Originally published Tuesday, January 8, 2019 at 05:22p.m.

GRAND CANYON, Ariz. — There’s no perfect time to see the Grand Canyon — it changes, some days it’s 100 degrees and blistering hot with heat waves bouncing from one ridge to the other and some days it’s 8 degrees and there’s snow flying. Which just happened to be the case this New Year’s Eve.

I had planned to hike into the Canyon to bring in 2019 months before, my reservation at Bright Angel Campground had been made and my hiking partner and I had been anticipating and planning the hike for weeks. While the weather wasn’t perfect, it was an opportunity that we decided couldn’t be missed — government shutdown or not.

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A hiker prepares to ascend the Bright Angel Trail at Indian Garden on her way out of the Grand Canyon Dec. 31. (Photos/Brandon McKenney)

On Dec. 31, it was white. There was snow everywhere. Slowly drifting downwards, accumulating at my feet, sitting on the top of my truck, along the sidewalks and balancing on tree branches.

The forecast was calling for snow all day, with a slight chance the winter storm could clear up on New Year’s Day. I took that into consideration as I set out for the Bright Angel Trailhead. The Canyon was quieter than normal. I wasn't sure if it was because of the heavy snowstorm or because of the government shutdown that was now two weeks in.

For the last decade or more Grand Canyon employees — park service personnel and concessionaire employees have timed their New Year’s celebration to match the one in New York City — 10 p.m. MST.

Legend has it that a park service superintendent gave NPS employees permission to host a New Year’s celebration at Phantom Ranch Ranger Station years ago, and the tradition has continued today.

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A crowd gathers at the Ranger Station at Phantom Ranch and Bright Angel Campground at the bottom of the Grand Canyon for the annual scorpion drop on New Year’s Eve. (Photo/Brandon McKenney)

For an entire year, a stuffed scorpion measuring about a foot in length sat on a shelf in the ranger station. It was left there to watch over the station happenings until New Year’s Eve, when it was taken outside the station, attached to the flag pole, along with a two and a half pound weight and raised to the top.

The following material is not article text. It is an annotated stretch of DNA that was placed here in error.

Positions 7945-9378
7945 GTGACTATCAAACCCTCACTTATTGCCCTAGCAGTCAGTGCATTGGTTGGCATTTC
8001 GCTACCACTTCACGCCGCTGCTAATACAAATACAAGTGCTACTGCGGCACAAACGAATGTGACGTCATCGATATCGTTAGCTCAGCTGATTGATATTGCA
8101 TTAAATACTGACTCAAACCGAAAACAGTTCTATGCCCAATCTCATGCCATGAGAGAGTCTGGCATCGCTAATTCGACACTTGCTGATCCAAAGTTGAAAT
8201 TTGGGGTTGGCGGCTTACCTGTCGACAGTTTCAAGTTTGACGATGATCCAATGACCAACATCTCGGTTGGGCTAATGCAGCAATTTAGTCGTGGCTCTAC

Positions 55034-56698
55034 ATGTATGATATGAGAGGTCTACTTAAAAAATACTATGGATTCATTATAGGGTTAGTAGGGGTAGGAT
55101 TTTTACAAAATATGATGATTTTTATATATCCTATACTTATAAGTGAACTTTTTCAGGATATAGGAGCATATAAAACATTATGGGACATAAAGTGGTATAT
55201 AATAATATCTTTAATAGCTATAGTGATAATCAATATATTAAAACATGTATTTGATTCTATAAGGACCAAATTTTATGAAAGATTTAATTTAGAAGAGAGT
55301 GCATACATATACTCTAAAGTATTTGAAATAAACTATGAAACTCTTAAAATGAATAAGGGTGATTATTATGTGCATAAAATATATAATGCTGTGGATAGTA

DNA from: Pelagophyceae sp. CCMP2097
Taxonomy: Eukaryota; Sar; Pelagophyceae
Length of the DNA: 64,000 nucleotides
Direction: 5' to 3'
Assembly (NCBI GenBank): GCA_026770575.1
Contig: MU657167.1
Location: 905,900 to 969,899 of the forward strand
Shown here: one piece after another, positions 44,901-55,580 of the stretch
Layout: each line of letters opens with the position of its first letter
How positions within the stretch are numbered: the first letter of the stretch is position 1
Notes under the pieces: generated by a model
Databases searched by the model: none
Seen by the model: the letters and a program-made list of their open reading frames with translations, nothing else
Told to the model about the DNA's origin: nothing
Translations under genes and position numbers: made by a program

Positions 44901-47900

At precisely 10 p.m., those camping, lodging or employed in the Canyon gathered at the flag pole and counted down the dropping of the scorpion. The scorpion had a glow stick secured to it — the only other lights are the dim glow of headlamps, flashlights and glow sticks.

Everyone gathered for the drop, giggling in anticipation, and there was a hush as the darkness and depth of the Canyon hung over the little crowd. The anticipation built until the park ranger greeted everyone and began the countdown — 10, nine, eight, seven, six, five, four, three, two, one!

The scorpion slid down the flagpole and the crowd erupted in shouts of ‘Happy New Year!’ and hurrays. As quickly as everyone gathered, they dispersed, going back to their cozy cabin at the ranch or their tents at the campground.

The next morning, Jan. 1, the snow had cleared — there was still traces along the high ridges and on the trails, but the storm was over and the warmth of the Arizona sunshine filled the Canyon.

The hike out was crisp and clear. Views of snow capped ridges lined the horizon as far as the eye could see. Vast expanses and buttes and valleys where the Canyon dips and turns were around every switchback of the South Kaibab Trail. Hikers were giddy and eager to be on their way. There was magic in the air — it was a new day and a new year. I couldn’t help but wonder what would lie ahead in 2019 after starting the year off surrounded by epic scenery, in the depths of the crown jewel of national parks.

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